Finally, it is charged that the court erred in fixing the fees of the administratrix and of her attorneys, both ordinary and extraordinary. The court fixed the ordinary fees at the statutory rate based upon the first inventory filed in February, 1937. On September 11, 1939, another inventory was flied with a still higher appraisement of the property, but in that same month the main assets were sold at a sale forced by the appellants for less than half of their appraised value. The statutory fees allowed tothe administratrix was $924.60, and the same amount to her attorneys. The court also allowed the administratrix $1,800 as extraordinary fees, and her attorneys $500 on that account.
The allowance of the ordinary fees based upon the inventory valuation under these circumstances was improper. In re Estate of Fernandez, 119 Cal. 579, 51 P. 851; In re Estate of Aldersley, 174 Cal. 366, 163 P. 206; In re Estate of O'Connor, 200 Cal. 646, 254 P. 269. However, it would appear that certain profits were made in operating the business during the first two years, which became a part of the estate and which should be taken into consideration in fixing the ordinary fees.
The appellants further contend, in this connection, that no extraordinary fees should have been allowed because the operation of this business turned out to be unsuccessful and the estate finally became insolvent. These facts are not determinative and extraordinary fees should be based upon the amount of extra work required, one element, as provided in the statute, being the continued operation of the business. In view of the situation as disclosed by the record now before us, it would appear that any error in fixing the extraordinary fees, as far as the attorneys are concerned, was in fixing them too low. The entire matter of these fees, ordinary and extraordinary, should be returned to the trial court to be redetermined in accordance with the law and the facts.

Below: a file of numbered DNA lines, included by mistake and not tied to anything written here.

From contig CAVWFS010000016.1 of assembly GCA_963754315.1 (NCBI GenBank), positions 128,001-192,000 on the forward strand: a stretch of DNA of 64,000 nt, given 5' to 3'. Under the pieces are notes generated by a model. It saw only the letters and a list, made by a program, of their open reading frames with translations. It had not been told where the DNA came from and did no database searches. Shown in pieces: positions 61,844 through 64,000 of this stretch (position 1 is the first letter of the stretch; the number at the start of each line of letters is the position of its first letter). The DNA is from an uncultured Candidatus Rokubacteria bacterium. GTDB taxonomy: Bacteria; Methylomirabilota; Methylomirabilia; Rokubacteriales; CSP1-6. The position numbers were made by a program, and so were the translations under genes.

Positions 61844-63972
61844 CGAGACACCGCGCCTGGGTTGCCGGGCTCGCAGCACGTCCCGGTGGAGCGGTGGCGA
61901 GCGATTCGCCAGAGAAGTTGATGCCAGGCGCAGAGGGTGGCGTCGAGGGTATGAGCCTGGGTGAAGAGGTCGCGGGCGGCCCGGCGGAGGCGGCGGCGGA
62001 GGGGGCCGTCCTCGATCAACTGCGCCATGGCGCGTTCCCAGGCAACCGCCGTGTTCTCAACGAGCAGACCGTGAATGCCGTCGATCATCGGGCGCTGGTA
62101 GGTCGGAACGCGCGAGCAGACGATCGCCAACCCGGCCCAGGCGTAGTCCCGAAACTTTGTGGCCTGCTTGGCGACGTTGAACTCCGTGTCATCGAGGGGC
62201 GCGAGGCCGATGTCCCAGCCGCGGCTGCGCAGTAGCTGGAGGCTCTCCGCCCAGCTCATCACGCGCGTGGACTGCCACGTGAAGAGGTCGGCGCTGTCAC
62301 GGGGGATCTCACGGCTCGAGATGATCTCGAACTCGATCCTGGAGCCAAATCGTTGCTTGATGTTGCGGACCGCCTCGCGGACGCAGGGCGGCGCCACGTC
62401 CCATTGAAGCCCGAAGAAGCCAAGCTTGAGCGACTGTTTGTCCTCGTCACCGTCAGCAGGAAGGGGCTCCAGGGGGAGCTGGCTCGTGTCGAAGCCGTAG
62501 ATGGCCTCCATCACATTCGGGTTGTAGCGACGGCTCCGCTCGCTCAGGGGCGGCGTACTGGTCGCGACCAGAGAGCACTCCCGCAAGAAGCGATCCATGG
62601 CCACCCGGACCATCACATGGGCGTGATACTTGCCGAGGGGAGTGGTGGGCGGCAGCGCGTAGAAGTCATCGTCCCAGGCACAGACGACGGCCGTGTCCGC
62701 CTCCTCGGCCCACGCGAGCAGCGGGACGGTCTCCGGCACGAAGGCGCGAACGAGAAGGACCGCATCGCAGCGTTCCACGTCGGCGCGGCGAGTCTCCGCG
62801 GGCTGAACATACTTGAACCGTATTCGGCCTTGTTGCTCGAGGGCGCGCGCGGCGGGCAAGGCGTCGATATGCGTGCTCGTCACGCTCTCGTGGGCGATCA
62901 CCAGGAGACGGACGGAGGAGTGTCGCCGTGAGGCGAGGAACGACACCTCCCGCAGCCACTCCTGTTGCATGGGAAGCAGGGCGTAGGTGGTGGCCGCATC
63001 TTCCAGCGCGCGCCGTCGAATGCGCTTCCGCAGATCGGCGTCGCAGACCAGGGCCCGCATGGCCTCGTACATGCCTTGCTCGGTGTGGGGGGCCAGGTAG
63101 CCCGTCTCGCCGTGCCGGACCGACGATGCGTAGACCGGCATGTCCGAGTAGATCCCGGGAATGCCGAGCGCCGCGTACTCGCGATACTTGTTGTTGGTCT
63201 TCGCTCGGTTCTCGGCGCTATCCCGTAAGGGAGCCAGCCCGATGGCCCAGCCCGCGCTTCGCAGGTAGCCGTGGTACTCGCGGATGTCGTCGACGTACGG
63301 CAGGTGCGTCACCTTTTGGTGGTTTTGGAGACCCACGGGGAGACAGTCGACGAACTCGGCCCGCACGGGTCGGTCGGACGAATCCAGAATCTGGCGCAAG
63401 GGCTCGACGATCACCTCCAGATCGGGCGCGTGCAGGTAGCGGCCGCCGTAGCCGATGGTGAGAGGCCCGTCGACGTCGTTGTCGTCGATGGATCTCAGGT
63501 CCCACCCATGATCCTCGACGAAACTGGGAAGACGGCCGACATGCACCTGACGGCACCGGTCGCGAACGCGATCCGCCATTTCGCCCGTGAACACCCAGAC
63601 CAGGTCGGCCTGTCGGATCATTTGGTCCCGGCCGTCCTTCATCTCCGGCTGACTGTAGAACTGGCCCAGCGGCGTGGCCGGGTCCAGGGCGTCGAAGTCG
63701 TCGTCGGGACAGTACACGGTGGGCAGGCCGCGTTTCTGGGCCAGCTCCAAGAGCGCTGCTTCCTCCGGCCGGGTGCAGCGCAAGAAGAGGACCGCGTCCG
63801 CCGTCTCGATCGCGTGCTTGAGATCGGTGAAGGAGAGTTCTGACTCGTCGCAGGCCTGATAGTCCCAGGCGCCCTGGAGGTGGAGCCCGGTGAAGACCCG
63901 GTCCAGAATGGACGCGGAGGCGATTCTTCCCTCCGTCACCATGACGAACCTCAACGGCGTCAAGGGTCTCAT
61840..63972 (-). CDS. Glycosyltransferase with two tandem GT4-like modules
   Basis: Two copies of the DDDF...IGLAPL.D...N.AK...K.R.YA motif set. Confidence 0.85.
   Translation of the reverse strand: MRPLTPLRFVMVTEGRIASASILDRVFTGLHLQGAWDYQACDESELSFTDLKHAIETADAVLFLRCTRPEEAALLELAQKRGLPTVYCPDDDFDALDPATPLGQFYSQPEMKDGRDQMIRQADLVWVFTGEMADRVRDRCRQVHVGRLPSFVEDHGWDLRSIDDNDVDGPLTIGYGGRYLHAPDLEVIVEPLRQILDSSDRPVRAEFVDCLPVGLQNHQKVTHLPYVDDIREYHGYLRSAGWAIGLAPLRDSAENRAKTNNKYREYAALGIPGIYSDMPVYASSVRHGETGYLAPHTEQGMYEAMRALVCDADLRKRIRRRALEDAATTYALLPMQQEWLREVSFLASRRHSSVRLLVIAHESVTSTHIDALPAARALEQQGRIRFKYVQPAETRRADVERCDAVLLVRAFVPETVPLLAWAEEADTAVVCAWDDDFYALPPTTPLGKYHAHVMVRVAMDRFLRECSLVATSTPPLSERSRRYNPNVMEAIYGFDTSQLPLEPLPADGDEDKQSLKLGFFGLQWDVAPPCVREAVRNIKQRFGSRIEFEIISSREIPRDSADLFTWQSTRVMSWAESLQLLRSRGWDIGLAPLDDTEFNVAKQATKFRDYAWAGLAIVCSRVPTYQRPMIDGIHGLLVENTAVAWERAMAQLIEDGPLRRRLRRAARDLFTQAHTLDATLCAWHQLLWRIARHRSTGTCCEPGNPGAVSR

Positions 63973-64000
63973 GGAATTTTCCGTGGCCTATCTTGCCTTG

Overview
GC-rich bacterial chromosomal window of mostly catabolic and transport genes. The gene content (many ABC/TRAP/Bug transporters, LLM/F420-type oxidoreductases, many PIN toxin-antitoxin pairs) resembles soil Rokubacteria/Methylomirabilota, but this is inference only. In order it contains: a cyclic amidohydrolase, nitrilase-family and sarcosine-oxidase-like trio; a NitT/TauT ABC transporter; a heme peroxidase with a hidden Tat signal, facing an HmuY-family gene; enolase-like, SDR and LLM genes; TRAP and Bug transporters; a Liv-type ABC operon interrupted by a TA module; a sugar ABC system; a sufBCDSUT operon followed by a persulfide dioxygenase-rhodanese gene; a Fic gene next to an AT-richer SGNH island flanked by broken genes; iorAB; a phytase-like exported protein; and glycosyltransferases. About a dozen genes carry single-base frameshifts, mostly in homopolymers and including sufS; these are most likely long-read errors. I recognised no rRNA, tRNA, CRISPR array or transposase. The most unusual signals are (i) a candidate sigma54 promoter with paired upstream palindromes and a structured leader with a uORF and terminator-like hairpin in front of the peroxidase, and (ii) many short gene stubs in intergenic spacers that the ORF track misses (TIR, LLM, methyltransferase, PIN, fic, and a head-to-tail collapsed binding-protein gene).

That part of the decree appealed from which fixes the fees of the administratrix and her attorney, ordinary and extraordinary, is reversed. The remainder of the decree is affirmed. Each party to pay his own cost on appeal.
BARNARD, Presiding Justice.
We concur: MARKS, J.; GRIFFIN, J.